Also Known As: Chlorophyllin, Derifil

Chlorophyllin refers to any one of a group of closely related water-soluble salts that are semi-synthetic derivatives of chlorophyll, differing in the identity of the cations associated with the anion. Its most common form is a sodium/copper derivative used as a food additive and in alternative medicine. Chlorophyll is present in green leafy vegetables and reaching levels as high as 5.7% in spinach.[1] As a food coloring agent, chlorophyllin is known as natural green 3 and has the E number E140

Because chlorophyll does not dissolve in water, food sources of chlorophyll do not bind to mutagenic substances to a significant extent. Chlorophyllin, being water-soluble, can significantly bind to environmental mutagens such as the polycyclic aromatic hydrocarbons benzo[a]pyrene[2] and dibenzo{a,i}pyrene.[1] Chlorophyllin binds to mutagens twenty times better than resveratrol and thousands of times better than xanthines.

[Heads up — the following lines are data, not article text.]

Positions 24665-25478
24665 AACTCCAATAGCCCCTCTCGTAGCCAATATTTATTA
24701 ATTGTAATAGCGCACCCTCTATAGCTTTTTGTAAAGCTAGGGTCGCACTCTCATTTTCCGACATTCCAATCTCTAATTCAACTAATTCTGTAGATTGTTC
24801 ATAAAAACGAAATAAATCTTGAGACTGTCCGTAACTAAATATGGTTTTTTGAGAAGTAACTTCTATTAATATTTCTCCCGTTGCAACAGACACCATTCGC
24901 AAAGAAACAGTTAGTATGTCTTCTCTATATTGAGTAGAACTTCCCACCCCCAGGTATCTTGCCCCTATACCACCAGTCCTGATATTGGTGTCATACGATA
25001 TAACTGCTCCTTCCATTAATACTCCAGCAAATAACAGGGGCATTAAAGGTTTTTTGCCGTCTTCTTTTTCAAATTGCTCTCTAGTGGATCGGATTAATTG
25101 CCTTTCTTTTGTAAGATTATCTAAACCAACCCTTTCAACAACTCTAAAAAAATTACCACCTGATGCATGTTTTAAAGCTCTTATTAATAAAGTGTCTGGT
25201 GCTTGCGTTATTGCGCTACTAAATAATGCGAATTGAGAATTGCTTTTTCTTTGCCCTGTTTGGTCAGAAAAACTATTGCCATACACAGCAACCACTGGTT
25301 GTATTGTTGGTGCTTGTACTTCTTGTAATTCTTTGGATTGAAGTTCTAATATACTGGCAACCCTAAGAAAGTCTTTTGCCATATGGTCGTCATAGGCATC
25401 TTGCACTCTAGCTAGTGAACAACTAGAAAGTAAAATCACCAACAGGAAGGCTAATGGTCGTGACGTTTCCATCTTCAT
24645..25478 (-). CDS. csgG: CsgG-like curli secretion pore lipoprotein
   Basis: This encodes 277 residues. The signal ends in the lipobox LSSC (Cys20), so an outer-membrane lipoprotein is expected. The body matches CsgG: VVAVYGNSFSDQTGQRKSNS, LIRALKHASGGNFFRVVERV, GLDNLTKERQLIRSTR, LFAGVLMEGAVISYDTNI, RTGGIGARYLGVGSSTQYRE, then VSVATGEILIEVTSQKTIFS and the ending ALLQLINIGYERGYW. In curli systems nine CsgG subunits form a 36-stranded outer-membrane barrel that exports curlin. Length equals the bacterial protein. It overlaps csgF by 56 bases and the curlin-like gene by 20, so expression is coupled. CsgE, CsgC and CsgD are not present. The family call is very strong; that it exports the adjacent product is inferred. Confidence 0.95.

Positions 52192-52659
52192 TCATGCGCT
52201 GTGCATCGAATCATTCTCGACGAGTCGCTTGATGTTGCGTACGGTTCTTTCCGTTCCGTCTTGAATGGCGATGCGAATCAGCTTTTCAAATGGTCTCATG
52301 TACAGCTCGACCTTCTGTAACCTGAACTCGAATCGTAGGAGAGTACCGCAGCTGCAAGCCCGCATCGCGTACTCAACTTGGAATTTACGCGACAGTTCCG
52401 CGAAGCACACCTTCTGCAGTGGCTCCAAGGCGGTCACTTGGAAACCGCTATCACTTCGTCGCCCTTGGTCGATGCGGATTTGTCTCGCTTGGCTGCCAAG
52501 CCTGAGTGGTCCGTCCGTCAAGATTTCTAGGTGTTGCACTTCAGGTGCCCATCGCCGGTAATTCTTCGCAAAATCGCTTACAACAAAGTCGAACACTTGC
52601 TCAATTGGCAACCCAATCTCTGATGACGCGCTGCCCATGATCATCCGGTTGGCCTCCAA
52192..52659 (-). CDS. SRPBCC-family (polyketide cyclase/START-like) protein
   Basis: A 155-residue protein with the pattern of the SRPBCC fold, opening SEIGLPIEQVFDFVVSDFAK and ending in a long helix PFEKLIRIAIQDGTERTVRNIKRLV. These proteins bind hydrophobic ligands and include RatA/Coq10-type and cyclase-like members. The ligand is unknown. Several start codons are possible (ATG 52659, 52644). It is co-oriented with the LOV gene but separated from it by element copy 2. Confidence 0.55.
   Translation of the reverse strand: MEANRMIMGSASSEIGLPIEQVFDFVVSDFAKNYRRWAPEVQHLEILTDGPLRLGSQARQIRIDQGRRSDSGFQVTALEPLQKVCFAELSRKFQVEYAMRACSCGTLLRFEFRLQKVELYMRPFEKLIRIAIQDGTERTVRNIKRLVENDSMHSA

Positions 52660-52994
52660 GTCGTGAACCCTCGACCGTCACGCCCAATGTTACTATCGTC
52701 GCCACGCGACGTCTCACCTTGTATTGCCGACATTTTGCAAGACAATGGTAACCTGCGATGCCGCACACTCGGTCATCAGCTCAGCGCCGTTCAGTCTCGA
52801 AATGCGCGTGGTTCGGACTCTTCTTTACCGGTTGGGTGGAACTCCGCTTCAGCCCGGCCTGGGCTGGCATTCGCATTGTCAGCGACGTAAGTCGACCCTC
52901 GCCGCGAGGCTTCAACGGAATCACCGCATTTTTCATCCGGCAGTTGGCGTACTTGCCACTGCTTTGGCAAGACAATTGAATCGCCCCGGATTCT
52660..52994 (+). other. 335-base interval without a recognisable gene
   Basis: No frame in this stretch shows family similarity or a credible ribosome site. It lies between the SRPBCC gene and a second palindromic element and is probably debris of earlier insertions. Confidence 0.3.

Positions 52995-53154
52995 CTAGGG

Chlorophyllin is the active ingredient in a number of internally taken preparations intended to reduce odors associated with incontinence, colostomies and similar procedures, as well as body odor in general. It is also available as a topical preparation, purportedly useful for both treatment and odor control of wounds, injuries, and other skin conditions - notably radiation burns.[

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